Former Fed Governor calls for QE action

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By:
Sid Verma
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The Federal Reserve should complement new quantitative easing measures with a more transparent communication strategy in order to boost US economic growth, Randall Kroszner, a former board member of the Fed, has said, as new GDP figures disappoint.

The US Federal Reserve should consider a more aggressive round of quantitative monetary easing in order to avoid  "Japan-style deflation” for the US economy, Randall Kroszner, a former board member of the Federal Reserve, told Euromoney, ahead of next week’s meeting of US central bankers. He also called for the Fed to publicly communicate the economic conditions in which it will loosen monetary policy further in order to arrest sagging market confidence. “The key aspect that animates [central bank policymakers] is the specter of deflation and that through monetary policy we can avoid a Japan-like deflation outcome,” Kroszner, a professor at the University of Chicago Booth School of Business, said.

Figures released on Friday showed US growth slowed for the second consecutive quarter at 1.5% driven by consumer deleveraging. Friday’s figures highlight “growth was lower over the past few years” than has been previously estimated and “remains below potential”, he said. Meanwhile, the US consumer price index at 1.7% is below the Fed’s long-run 2% target while employment at 8.2% is higher than the Fed’s unofficial target of 5.5%.

These figures “provide a foundation for action”, such as a further round of quantitative easing, including purchases of mortgage-backed securities. Even though “the effectiveness of such a policy has diminished over time...the policy has been successful in reducing mortgage borrowing costs”, he said.

In recent weeks, several FOMC (Federal Open Market Committee) members have publically discussed new monetary policy measures. Federal Reserve Bank of San Francisco president John Williams has said the Fed should consider open-ended bond purchases and a cut in the interest earned on US banks’ reserves. However, Kroszner threw his weight behind the recent suggestion by Charles Evans, Federal Reserve Bank of Chicago president, to complement quantitative easing with a more transparent communication strategy.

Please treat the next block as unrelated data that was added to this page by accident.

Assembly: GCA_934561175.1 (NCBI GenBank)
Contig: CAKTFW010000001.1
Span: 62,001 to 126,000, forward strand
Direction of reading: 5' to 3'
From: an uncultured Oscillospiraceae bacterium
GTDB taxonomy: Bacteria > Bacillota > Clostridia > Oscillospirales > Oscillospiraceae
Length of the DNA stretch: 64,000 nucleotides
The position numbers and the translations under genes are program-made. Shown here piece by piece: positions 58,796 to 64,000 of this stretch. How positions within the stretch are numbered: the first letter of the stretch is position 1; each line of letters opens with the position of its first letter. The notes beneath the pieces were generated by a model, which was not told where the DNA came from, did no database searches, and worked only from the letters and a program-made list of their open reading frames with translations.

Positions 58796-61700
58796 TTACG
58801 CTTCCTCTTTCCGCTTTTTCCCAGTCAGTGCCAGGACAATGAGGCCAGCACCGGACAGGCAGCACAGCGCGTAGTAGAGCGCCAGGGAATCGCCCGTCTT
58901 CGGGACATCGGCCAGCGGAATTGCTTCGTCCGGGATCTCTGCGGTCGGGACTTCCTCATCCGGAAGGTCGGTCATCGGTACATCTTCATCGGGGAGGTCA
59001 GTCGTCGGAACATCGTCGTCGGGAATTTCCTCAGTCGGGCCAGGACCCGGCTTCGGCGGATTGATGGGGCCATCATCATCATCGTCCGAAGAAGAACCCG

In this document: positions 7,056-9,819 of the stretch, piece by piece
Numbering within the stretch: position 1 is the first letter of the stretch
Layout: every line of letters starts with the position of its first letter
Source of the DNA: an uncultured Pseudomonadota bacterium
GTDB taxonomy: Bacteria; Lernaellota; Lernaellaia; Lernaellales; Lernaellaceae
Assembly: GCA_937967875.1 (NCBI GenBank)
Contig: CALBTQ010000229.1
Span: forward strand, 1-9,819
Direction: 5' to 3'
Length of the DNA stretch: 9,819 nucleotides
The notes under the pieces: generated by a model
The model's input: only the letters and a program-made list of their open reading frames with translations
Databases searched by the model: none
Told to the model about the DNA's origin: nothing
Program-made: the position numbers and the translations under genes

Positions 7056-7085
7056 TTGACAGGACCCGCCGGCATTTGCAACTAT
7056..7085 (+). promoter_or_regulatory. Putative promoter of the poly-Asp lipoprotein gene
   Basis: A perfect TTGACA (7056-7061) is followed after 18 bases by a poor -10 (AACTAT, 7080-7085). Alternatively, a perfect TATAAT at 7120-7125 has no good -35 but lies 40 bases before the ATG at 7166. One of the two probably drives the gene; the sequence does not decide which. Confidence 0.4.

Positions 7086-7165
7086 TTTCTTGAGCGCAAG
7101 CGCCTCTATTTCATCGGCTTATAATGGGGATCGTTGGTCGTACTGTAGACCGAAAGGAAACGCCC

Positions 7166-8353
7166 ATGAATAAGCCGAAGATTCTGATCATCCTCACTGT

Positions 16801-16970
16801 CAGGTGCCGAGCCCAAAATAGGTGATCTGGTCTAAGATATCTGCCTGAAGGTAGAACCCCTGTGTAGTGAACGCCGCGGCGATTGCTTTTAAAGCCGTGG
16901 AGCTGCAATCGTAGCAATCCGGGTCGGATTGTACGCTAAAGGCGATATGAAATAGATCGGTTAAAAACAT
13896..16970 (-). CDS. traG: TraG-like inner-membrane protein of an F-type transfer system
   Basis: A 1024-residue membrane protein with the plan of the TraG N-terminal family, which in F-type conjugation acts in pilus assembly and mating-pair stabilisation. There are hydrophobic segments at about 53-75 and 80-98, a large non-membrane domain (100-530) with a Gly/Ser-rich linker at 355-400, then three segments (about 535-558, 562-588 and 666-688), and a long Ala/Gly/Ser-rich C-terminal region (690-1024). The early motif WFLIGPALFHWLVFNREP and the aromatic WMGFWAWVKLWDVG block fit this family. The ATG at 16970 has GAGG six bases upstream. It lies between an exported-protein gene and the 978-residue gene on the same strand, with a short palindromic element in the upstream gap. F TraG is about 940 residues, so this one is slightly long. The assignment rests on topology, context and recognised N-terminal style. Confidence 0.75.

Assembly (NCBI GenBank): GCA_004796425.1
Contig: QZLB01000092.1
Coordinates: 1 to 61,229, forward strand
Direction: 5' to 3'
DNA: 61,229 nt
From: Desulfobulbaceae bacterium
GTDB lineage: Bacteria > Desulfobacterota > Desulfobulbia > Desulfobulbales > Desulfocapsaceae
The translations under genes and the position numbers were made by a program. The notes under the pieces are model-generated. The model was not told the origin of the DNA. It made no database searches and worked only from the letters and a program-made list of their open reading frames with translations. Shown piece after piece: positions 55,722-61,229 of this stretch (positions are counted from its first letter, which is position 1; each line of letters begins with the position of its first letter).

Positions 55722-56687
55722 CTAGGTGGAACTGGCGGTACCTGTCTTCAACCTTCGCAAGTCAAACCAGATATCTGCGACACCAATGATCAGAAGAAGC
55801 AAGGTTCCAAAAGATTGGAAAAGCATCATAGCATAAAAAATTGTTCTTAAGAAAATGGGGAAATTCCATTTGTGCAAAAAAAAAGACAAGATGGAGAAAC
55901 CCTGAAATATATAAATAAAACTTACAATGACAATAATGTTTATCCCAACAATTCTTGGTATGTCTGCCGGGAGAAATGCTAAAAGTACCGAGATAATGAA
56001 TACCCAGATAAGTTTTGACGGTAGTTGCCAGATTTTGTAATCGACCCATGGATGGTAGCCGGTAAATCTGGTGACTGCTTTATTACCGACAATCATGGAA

Kroszner said an “open-mouth” communication strategy could include publicly indicating the employment and inflation target that would propel the Fed into a more aggressive action. “Being much more explicit about the employment and inflation rate that would induce the Fed into action would help to reduce uncertainty and fits very well with the steps the Chairman has already taken, including the creation of an inflation target”. He said more communication would boost risk-taking, domestic confidence and business investment.

 
 Randall Kroszner, former Fed governor
He said the Fed is “open” to a policy of reducing the deposit rate on banks’ reserves, akin to ECB action, but was wary of its impact on the profitability of money market funds, which, relative to GDP, are larger in the US than in the eurozone.

However, since the Fed’s assessment of economic conditions is unlikely to have changed significantly since its last meeting and there are two upcoming benchmark data releases on US employment prospects in the coming months, the Fed might decide to take no additional measures at the July 31-August 1 meeting, he said.

Earlier this year, Stephen Roach, the non-executive chairman of Morgan  Stanley Asia, told Euromoney the Fed should publicly articulate the conditions in which it will withdraw stimulus amid fears that extraordinarily loose monetary policy was fuelling global asset bubbles. “There are trade-offs in using all these tools and the Fed is aware of this,” Kroszner said. In other comments, Kroszner, who served under Ben Bernanke between March 2006 and January 2009, sounded the alarm over the lack of bi-partisan consensus on fiscal policy amid the US election season. “Reducing loopholes and creating a more efficient tax system” could, to some extent, offset the negative-growth impact of fiscal tightening. As the eurozone crisis highlights, “US debt has to paid at some point and we should be mindful of the potential cost of not creating a credible adjustment plan on the level and structure of tax rates,” he concluded.